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Mathematics education in multicultural and multilingual environments. Report of Survey Team 5


Author(s): 

Team chairs: Alan Bishop (Australia) - Alan.Bishop@Education.monash.edu.au ----- Team members: Marta Civil (USA) - civil@math.arizona.edu, Mamokgethi Setati (South Africa) - Mamokgethi.Setati@wits.ac.za, Nuria Gorgorió (Spain) - Nuria.Gorgorio@uab.cat, Maria do Carmo Santos Domite (Brazil) - mcdomite@usp.br

Language: 

English

Keywords: 

Research on ME, Practice of ME, Immigrant students, Multilingual, Multicultural, Teacher education, Ethnomathematics

Abstract: 

Survey Team 5 has focused on four areas of research and practice developments: the mathematics teaching and learning of immigrant students; multicultural teacher education, with a particular interest in the situation of indigenous learners and teachers; pedagogical developments for teaching and learning mathematics in multilingual classrooms, and cultural conflicts in relation to ethnomathematical developments and marginalised learners.

For the topic of mathematics teaching and learning of immigrant students, Marta Civil (USA) writes: The topic of different forms of mathematics is quite prominent in research with immigrant students. and the research is documenting a deficit view on the part of teachers (not all teachers, though!), schools and the public in general, towards immigrant students and their families. The public discourse that tends to portray immigration as a problem rather than as a resource makes its way into the schools. As a result, the focus is on what immigrant students cannot do or do not know, which in most cases centers on their not knowing the language of instruction. Little research documents experiences that center on diversity and multiculturalism as a resource for learning. There is a clear need for teachers to gain a better understanding of their immigrant students’ and their families’ knowledge and experiences. Also the emphasis on language as “the problem” is promoting approaches that segregate immigrant students and bring into question issues of equity in the mathematics (and other subjects) education they are receiving.

Maria do Carmo Domite (Brazil) writes: A Brazilian perspective on mathematics education in multicultural and multilingual environments suggests that those researches, studies and practices of mathematics educators which concern multicultural and multilingual contexts, have tried to combine practice and theory based on the principles of ethnomathematics. The work, in terms of mathematics education, with the "other" culturally differentiated show that the (math) educators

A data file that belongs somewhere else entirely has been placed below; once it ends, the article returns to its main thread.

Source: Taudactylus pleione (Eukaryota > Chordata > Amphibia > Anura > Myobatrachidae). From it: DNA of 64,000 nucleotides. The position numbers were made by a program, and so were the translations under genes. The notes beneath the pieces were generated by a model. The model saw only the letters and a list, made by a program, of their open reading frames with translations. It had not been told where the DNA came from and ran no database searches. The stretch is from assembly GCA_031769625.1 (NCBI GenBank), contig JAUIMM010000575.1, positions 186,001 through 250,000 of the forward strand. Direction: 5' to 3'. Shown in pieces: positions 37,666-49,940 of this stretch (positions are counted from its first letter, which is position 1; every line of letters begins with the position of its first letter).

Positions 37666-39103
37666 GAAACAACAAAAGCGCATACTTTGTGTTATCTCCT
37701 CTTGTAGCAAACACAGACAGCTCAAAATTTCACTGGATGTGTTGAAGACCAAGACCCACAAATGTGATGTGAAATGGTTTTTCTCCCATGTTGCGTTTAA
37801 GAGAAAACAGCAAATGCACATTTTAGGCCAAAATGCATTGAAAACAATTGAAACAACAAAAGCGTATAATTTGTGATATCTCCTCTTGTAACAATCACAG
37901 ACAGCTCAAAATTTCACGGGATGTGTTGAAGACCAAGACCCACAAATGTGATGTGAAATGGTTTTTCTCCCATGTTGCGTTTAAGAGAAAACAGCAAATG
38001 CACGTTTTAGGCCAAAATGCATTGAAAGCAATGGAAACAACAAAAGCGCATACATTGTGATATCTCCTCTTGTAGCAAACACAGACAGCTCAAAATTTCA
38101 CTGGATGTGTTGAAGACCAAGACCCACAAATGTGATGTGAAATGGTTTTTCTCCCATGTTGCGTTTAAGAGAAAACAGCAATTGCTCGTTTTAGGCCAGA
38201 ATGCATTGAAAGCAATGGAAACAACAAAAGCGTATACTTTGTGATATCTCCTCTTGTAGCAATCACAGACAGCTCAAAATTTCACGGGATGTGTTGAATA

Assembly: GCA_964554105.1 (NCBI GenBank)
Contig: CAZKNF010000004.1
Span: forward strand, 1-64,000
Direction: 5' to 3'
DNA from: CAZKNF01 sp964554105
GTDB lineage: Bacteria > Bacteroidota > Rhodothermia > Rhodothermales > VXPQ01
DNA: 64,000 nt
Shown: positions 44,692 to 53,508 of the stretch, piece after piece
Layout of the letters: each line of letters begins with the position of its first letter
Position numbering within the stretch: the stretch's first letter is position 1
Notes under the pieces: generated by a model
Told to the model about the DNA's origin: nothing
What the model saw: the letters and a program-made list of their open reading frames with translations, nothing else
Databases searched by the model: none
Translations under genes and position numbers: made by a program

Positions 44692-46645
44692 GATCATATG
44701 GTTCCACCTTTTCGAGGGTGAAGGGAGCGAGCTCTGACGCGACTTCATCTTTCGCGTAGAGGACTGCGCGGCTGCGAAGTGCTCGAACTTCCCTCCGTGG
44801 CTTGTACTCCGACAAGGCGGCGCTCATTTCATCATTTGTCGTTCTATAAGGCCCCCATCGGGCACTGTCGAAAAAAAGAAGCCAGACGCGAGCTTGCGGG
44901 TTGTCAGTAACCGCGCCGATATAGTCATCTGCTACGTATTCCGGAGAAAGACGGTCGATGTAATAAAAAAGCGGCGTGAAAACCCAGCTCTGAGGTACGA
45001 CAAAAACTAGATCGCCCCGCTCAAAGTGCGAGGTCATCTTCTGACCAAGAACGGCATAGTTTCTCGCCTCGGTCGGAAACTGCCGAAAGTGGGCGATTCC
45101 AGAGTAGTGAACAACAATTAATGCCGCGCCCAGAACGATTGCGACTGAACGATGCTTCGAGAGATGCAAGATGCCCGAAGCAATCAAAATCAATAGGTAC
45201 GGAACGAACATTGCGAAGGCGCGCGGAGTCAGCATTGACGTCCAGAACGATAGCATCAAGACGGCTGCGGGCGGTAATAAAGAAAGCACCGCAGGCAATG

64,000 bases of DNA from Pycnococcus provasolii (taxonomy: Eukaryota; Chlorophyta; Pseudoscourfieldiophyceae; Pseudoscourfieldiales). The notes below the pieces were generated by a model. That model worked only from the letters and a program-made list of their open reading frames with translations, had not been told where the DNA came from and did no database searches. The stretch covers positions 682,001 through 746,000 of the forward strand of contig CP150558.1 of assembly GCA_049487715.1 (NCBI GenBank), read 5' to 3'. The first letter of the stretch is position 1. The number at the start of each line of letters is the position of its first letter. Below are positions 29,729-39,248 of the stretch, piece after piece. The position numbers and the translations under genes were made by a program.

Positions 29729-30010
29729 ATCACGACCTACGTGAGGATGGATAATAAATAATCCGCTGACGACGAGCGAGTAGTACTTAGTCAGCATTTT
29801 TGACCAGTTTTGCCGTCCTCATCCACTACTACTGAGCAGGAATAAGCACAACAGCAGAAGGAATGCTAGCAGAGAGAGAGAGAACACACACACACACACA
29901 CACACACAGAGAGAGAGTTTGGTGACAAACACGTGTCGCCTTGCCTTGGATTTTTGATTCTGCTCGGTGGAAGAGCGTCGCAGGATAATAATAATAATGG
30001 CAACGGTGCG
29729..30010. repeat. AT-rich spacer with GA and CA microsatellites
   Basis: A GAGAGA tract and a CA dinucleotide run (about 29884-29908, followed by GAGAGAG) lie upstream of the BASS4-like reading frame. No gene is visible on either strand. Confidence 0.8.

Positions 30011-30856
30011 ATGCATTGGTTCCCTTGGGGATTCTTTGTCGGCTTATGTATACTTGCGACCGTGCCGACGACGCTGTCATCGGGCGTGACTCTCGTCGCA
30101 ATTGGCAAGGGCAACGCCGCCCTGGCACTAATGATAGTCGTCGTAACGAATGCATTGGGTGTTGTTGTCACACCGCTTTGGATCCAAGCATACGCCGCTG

have three types of attitudes. Some of them, seek/try to interpret through academic mathematics the cultural knowledge of the "other" group's mathematics. Some others remain within that cultural knowledge - helping the group to better understand their mathematical usage within

their cultural communities. Finally, others present the academic mathematics to the "other" through a reflective discussion, without the expectation of interpreting or modeling the ethnic knowledge in academic mathematics.

Mamokgethi Setati (South Africa) writes: A critical review of published research on multilingualism in mathematics education in Africa in the years 2000 – 2007 shows that while all research in this area of study identifies language as the major determinant of success in mathematics learning and comparative assessment, large-scale quantitative and small-scale qualitative studies follow disconnected paths and thus make contradictory recommendations. Large scale quantitative research argues that improving the learners’ fluency in English is critical to improving learner achievement in mathematics while small scale qualitative research argues for ways of using the learners’ home languages as a resource for learning. She highlights the paucity of research in this important area of study and proposes areas of study for future research.

Finally Alan Bishop (Australia) from the perspective of Oceania, reviews research on cultural conflicts which shows that there is an increasing interest in the situation of marginalised learners who experience cultural conflicts as a broad rather than a narrow mathematical education issue. On the other hand researchers in the region also show an increasing interest in ethnomathematical developments. As with other areas of the world, language issues are also fundamental and one key focus is on the learners’ use of their ‘home’ languages in the classroom. These aspects come together in the last trend, which is an increasing focus on research and development with indigenous, and other, communities rather than just with the classroom situation – a whole community approach to mathematics education.

 

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